"....the wider the angle and the further away the zoom, the smaller the objects in the picture will look.

"In the most extreme cases a turbine can be made to look four times smaller than the reality, according to Mr MacDonald. Expert analysis shows that a much more accurate picture of what people living by the wind turbine will see is using a single frame and 75mm focal length."

The expert analysis the article refers to is MacDonald's own assessment. His company, Architech, creates visualisations and 3D models for planning applications.

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Clouding the issue: skeptics mistake clouds paper for proof of fringe climate theory

  • 23 Aug 2012, 11:36
  • Verity Payne

New research monitoring cloud cover over the world's land areas for the last four decades agrees with previous studies indicating that the planet's tropical climate zones are expanding, and that consequently the atmospheric jet streams are shifting towards the poles, altering patterns of cloud cover. But skeptic blogger Anthony Watts claims the research provides evidence for the unconventional suggestion that clouds are responsible for global warming. We asked the researchers if they agree with his interpretation.

The  paper, currently in press at the Journal of Climate, also finds that cloud cover over land has decreased by around 0.4 per cent per decade, due to a decline in middle and high atmosphere clouds in the mid-latitudes - roughly between 30 and 60 degrees latitude.

The paper's authors write that their "dataset offers few surprises": it shows similar trends to the existing record of cloud observations that it updates. The researchers explain that the decrease in mid-latitude cloudiness over the last four decades is consistent with expanding tropical climate zones, adding further weight to the evidence that the planet is warming.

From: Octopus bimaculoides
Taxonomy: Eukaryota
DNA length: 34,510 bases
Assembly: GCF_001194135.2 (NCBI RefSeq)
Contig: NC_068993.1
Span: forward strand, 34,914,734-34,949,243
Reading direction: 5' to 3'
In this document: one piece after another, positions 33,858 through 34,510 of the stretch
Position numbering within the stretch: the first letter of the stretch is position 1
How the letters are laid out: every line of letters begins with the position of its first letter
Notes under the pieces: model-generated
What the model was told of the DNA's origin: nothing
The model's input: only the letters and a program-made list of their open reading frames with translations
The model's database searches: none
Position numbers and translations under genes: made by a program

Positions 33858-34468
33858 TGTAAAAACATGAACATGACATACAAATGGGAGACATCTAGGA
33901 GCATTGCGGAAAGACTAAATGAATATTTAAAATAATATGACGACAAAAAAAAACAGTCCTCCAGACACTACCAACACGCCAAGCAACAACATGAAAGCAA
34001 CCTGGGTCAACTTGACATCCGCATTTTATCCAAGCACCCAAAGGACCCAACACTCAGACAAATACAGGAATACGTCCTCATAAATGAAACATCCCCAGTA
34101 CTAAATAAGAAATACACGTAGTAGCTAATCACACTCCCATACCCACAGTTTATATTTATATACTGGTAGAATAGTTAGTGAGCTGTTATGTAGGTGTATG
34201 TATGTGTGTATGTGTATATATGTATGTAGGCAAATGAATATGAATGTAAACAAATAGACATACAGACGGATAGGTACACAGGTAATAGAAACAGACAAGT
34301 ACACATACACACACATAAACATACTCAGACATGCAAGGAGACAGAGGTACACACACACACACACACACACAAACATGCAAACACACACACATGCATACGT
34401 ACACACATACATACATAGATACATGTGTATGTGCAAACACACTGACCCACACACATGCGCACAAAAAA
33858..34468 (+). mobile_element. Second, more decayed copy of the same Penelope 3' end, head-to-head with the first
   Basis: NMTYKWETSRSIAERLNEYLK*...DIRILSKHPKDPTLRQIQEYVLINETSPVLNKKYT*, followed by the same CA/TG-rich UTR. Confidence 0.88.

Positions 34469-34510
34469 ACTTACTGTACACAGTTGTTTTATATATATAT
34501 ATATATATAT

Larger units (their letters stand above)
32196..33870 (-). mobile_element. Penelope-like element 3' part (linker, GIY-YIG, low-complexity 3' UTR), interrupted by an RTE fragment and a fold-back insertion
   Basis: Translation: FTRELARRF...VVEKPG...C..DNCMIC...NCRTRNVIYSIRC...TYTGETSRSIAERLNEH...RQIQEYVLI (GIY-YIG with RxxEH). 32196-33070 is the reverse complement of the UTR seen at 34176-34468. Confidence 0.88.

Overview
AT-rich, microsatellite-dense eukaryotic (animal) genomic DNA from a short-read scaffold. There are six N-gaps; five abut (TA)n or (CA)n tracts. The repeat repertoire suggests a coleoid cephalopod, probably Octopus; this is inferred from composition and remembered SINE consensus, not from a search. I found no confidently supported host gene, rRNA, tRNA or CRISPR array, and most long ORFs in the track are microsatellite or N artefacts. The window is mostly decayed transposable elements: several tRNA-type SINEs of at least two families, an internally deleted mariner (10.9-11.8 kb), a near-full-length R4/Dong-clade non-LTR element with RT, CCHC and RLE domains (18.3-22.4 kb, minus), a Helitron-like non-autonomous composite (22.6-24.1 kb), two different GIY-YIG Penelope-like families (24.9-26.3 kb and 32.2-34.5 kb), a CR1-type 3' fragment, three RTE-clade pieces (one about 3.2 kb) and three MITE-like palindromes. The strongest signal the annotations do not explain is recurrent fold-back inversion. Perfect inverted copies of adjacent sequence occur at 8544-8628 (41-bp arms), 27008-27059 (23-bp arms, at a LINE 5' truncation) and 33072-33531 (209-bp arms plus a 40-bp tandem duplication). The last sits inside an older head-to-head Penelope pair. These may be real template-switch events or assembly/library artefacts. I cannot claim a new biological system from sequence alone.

But climate skeptic blogger Anthony Watts interprets the new research differently. Watts suggests the research bolsters a hypothesis proposed by skeptic scientist Dr Roy Spencerthat runs counter to mainstream scientific thinking. Spencer  claims that clouds, not greenhouse gases, are causing the planet to warm.

We asked the paper's author Ryan Eastman, research scientist at the University of Washington, whether he agrees with Watts's interpretation of his research. Eastman, who seems surprised by the attention his research has generated, says that Watts' conclusions are "misleading".

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Why there’s more to a fall in US emissions than meets the eye

  • 23 Aug 2012, 10:00
  • Robin Webster and Ros Donald

US carbon dioxide emissions fell to a 20-year low at the beginning of 2012, partly due to lower natural gas prices as a result of domestic production of shale gas -  a fact that hasn't escaped the attention of the press. But does this signify anything for the US's ability to reduce its energy-related emissions in the future? And what does it mean for the global picture?